I’m still enfeebled by the last of a bad cold – three days of Wellington Anniversary Weekend and I didn’t even get out the front door – so there won’t be much here today. But I noticed that Demographia yesterday released their annual report on median prices relative to median incomes in Anglo countries cities (and a few other places).
As three academics from the London School of Economics put it in their introduction
Before we can have useful debates or even give a balanced assessment of the issues we need good measures. Here Demographia has done wonders over the past decade to focus public debate on the inequity of rising house prices relative to incomes. As Oliver Hartwich in his Introduction to the 13th edition last year said “Demographia’s‘ median multiple’ approach…firmly established a benchmark for housing affordability by linking median house prices to median household incomes. It… is not a perfect measure because it does not account for house sizes or build quality. But it is the only index that allows a quick comparison of different housing markets, and it is the best approximation of housing affordability measures we have to date.” We agree.
(The house size point matters when comparing, say, New Zealand or Australian price to income ratios with those in, say, the UK – where the typical house is notoriously small – but much less so for comparisons across, say, the US, Canada, Australia and New Zealand markets.)
The big strength of the report is the collation of the data. But the authors have policy prescriptions in mind too. This is the more “analytical” of the charts in the report – a variant of one they seem to show most years.
No New Zealand city is large enough to feature, but the general point isn’t reliant on a single observation: by and large, cities with high price to income ratios have restrictive land use laws. And no city – in their sample – with liberal land use laws has particularly high price to income ratios.
As so often, the US offers a high degree of in-country variability. There isn’t just a single large city, or a single large fast-growing city. And there are very substantial differences in the land-use restrictions regime. All within a country that has the same currency (and interest rates), the same banking regulations, and much the same tax system.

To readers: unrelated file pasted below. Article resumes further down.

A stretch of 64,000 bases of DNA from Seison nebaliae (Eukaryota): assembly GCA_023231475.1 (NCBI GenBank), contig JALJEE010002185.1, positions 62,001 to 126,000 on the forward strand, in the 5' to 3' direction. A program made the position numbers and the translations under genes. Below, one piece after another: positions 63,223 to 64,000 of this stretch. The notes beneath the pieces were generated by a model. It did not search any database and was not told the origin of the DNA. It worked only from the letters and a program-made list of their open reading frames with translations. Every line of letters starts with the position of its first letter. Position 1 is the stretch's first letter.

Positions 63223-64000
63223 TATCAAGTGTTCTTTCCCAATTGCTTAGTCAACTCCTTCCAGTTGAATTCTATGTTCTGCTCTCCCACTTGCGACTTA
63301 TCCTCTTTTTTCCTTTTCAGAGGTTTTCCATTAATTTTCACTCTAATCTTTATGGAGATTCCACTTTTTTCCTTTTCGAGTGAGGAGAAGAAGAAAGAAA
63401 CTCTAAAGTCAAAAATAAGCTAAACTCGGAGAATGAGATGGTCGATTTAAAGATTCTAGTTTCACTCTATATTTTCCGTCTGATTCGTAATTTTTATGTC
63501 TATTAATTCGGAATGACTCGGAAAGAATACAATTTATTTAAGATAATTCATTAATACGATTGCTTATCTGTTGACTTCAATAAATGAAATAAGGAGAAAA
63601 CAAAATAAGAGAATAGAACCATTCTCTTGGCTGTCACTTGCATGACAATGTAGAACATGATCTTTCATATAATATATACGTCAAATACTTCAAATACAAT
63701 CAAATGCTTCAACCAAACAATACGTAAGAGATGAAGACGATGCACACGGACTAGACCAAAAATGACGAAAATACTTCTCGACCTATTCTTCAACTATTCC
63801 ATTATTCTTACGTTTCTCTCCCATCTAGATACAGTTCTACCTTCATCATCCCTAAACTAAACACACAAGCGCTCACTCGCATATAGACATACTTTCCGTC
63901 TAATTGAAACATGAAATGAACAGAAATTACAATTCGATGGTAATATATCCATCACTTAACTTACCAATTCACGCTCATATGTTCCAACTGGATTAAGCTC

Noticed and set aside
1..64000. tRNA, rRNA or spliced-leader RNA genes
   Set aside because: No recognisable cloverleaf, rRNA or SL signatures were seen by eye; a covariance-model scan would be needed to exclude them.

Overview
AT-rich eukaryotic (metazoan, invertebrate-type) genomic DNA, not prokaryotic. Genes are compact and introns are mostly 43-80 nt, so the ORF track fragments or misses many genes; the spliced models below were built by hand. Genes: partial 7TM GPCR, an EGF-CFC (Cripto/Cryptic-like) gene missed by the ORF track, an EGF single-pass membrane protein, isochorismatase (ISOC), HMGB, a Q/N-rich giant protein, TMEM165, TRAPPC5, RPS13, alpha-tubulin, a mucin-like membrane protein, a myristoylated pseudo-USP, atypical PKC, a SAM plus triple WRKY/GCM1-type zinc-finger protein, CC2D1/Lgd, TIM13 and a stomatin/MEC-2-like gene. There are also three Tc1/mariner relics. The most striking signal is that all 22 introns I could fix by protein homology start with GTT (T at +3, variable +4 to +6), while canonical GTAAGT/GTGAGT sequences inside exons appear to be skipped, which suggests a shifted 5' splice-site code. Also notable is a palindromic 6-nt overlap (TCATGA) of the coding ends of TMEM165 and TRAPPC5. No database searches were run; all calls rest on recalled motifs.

So here are the median house price to income ratios for the New Zealand cities in the Demographia sample and a selection of US cities.
Did I cherry-pick the US cities? Well, yes, in some ways I did. If I’d simply wanted to show what can be done in the US, there are 10 cities with populations over 2 million with price to income ratios of 3 and under. But some of them are cities that haven’t done very well economically, and really depressed places with falling populations can have house prices below replacement costs.
Instead, I picked out a selection of cities – of different size, although all larger than the typical New Zealand city – in a different parts of the country. I don’t know a lot about some of them, but many are regarded as pretty nice places to live – at least if one gets over New Zealand priors in favour of cities by the sea (which, of course, Hamilton and Palmerston North aren’t).
As for population growth, I found some scattered snippets:
- the Charlotte area is estimated to experienced a 15 per cent increase in population from the 2010 census to 2016,
- the Nashville MSA is estimated to have doubled its population in the last 30 years, and had a rate of population increase similar to Charlotte’s in the most recent decade,
- the Boise (Idaho) area has doubled its population since 1990,
- according to the US Census Bureau, Des Moines has recently been the fast-growing city in the mid-west (at around 2 per cent per annum).
As regular readers know, I’m not a fan of government-fuelled population growth. But in the US as a whole, immigration policy isn’t a large contributor to population growth, and so rapid population growth rates in individual cities are mostly about people and firms locating where the opportunities are. And, perhaps, where the housing is affordable.
There seem to be plenty of examples in the United States in particular showing what can be achieved – functioning affordable housing markets – even in areas with fast-growing populations. Perhaps there is something amiss in our construction (and construction products) markets, but there has to be something seriously amiss with our land use laws and regulations when price to income ratios in what is – for now – by some margin our least unaffordable market are materially higher than those in flourishing US cities, such as some of those shown in the chart.
It would be good to see the urgent report the Minister for Housing commissioned before Christmas on the problems around housing in New Zealand highlight some of these simple, but telling, contrasts.